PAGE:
My mother, who has read all of Balzac and quotes Flaubert at every dinner, is living proof every day of how education is a raving fraud. All you need to do is watch her with the cats. She’s vaguely aware of their decorative potential, and yet she insists on talking to them as if they were people, which she would never do with a lamp or an Etruscan statue.
Renee is a plain, middle-aged woman who takes no pains to look like anything else. She has as little interaction with the building's residents as she can manage. Although she is their equal (and often their superior) in terms of intellect, she knows that her role as a concierge is a well-defined and very subordinate one, and she stays within it. She and her late husband had shared the job until he died, after a long, slow battle with cancer.
Since we were concierges, it was a given that death, for us, must be a matter of course, whereas for our privileged neighbors it carried all the weight of injustice and drama... The death of a concierge leaves a slight indentation on everyday life, belongs to a biological certainty that has nothing tragic about it and, for the apartment owners who encountered him every day in the stairs or at the door to our loge, Lucien was a non-entity who was merely returning to a nothingness from which he had never fully emerged, a creature who, because he had lived only half a life, with neither luxury nor artifice, must at the moment of his death have felt no more than half a shudder of revolt. The fact that we might be going through hell like any other human being, or that our hearts might be filling with rage as Lucien’s suffering ravaged our lives, or that we might be slowly going to pieces inside, in the torment of fear and horror that death inspires in everyone, did not cross the mind of anyone on these premises.
About halfway through the book, Paloma happens to look a bit more deeply into the concierge. 
Madame Michel has the elegance of the hedgehog: on the outside, she’s covered in quills, a real fortress, but my gut feeling is that on the inside, she has the same simple refinement as the hedgehog: a deceptively indolent little creature, fiercely solitary—and terribly elegant.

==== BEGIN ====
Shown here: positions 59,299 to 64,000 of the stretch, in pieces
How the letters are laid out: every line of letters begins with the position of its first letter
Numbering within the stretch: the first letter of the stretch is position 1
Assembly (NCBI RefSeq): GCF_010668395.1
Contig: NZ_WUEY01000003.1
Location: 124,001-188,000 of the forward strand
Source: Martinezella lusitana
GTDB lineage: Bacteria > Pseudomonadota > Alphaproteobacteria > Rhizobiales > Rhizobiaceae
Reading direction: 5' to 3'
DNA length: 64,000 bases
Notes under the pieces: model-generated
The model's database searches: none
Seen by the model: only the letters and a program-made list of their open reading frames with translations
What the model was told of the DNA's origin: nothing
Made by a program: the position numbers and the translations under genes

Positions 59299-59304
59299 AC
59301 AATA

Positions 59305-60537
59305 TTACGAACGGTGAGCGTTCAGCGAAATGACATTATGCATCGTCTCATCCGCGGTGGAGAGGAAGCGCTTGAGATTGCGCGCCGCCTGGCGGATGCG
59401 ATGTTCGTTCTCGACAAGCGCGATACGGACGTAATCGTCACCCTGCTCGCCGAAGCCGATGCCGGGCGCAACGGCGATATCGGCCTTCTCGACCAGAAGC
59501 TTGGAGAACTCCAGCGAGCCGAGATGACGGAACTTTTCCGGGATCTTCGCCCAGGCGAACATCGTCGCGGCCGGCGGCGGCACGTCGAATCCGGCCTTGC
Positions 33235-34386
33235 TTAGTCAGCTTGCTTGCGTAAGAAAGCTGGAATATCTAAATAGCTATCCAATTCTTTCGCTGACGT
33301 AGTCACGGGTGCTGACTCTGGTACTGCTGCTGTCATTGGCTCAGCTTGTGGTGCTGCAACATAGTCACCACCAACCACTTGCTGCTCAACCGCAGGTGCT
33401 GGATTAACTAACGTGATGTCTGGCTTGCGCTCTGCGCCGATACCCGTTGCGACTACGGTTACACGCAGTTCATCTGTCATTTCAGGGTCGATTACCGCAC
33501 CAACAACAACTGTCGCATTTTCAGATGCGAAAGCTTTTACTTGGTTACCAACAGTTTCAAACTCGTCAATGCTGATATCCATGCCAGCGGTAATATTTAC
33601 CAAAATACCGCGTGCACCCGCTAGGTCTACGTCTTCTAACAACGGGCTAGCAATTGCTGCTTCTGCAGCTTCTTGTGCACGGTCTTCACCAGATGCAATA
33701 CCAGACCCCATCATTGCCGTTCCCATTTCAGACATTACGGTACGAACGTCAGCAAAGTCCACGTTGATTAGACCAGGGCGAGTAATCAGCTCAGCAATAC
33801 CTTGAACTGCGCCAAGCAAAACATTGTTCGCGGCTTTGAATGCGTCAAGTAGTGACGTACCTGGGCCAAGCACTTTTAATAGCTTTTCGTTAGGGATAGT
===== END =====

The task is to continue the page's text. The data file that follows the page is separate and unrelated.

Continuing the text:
Much excitement commences amongst the building's residents when the apartment of the late food critic is purchased by a Messr. Ozu, a refined, retired Japanese gentleman. The ladies are all a-twitter, wondering about the drastic renovations he appears to be making, starved for more information about him. Renee had let slip a bit of Tolstoy one day in Ozu's presence: 'All happy families are the same...' He had, to her mortification, completed the sentence ('but every unhappy family is unhappy in its own way'). Renee learns from her friend, the Portuguese cleaning lady, that Ozu has two cats. She asks for more information about them.
“They’re ever so thin and move around without a sound, like this.” With her hand she draws strange undulations in the air. “Do you know their names?” I ask again. “The female is Kitty, but I didn’t catch the male’s name.” A bead of cold sweat races down my spine. “Levin?” I venture. “Yes, that’s it. Levin. How did you know?”
Paloma asks the concierge if she might 'hide' in her loge from time to time, whenever she needs to get away from her dreadful parents and sister to think her Profound Thoughts. Renee welcomes her to do so, and about the same time, Ozu gets into the habit of dropping by. He too has seen through her brusque facade and invites her to his apartment for dinner one evening. She eventually relents, and allows her Portuguese friend to spruce her up a bit -- new hair-do, new (well, only slightly used) dress. Renee is a nervous wreck.

After a bit of sake and some appetisers, she agonises over how to ask to use the toilet. She runs through a whole stream of euphemisms, but her bladder can take no more, and she asks for direction to the rest room, where she confronts a toilet the likes of which she's never seen. When it's time to flush, she considers the row of buttons and presses the one with a flower on it. A loud blast of music -- it sounds like Mozart's requiem, but surely that cannot be -- reverberates through the room, and Mme. Michel panics. She tries to flee the bathroom but cannot seem to open the door. She hears Ozu on the opposite side, gently encouraging her to turn the handle in the other direction. The door opens. She emerges, shaking, into the hallway.
“I . . . ” I say to Monsieur Ozu, for there is no one else here, “I . . . well . . . You know, the Requiem?” I should have named my cat Badsyntax. “Oh, I imagine you were frightened!” he says. “I should have warned you. This is a Japanese thing . . . my daughter’s idea to import it. When you flush, it sets off the music, it’s . . . more pleasant, you see?” What I see, above all, is that we are standing in the hallway outside the toilet, in a situation that is blasting to smithereens all world records for ridiculousness.
Nonetheless, the friendship between Renee and Ozu deepens; he sees the elegance, and the hedgehog begins to let her bristles drop. Paloma is also part of their secret society of kindred spirits. What these three eccentric individuals give to and take from each other is priceless. I loved them dearly.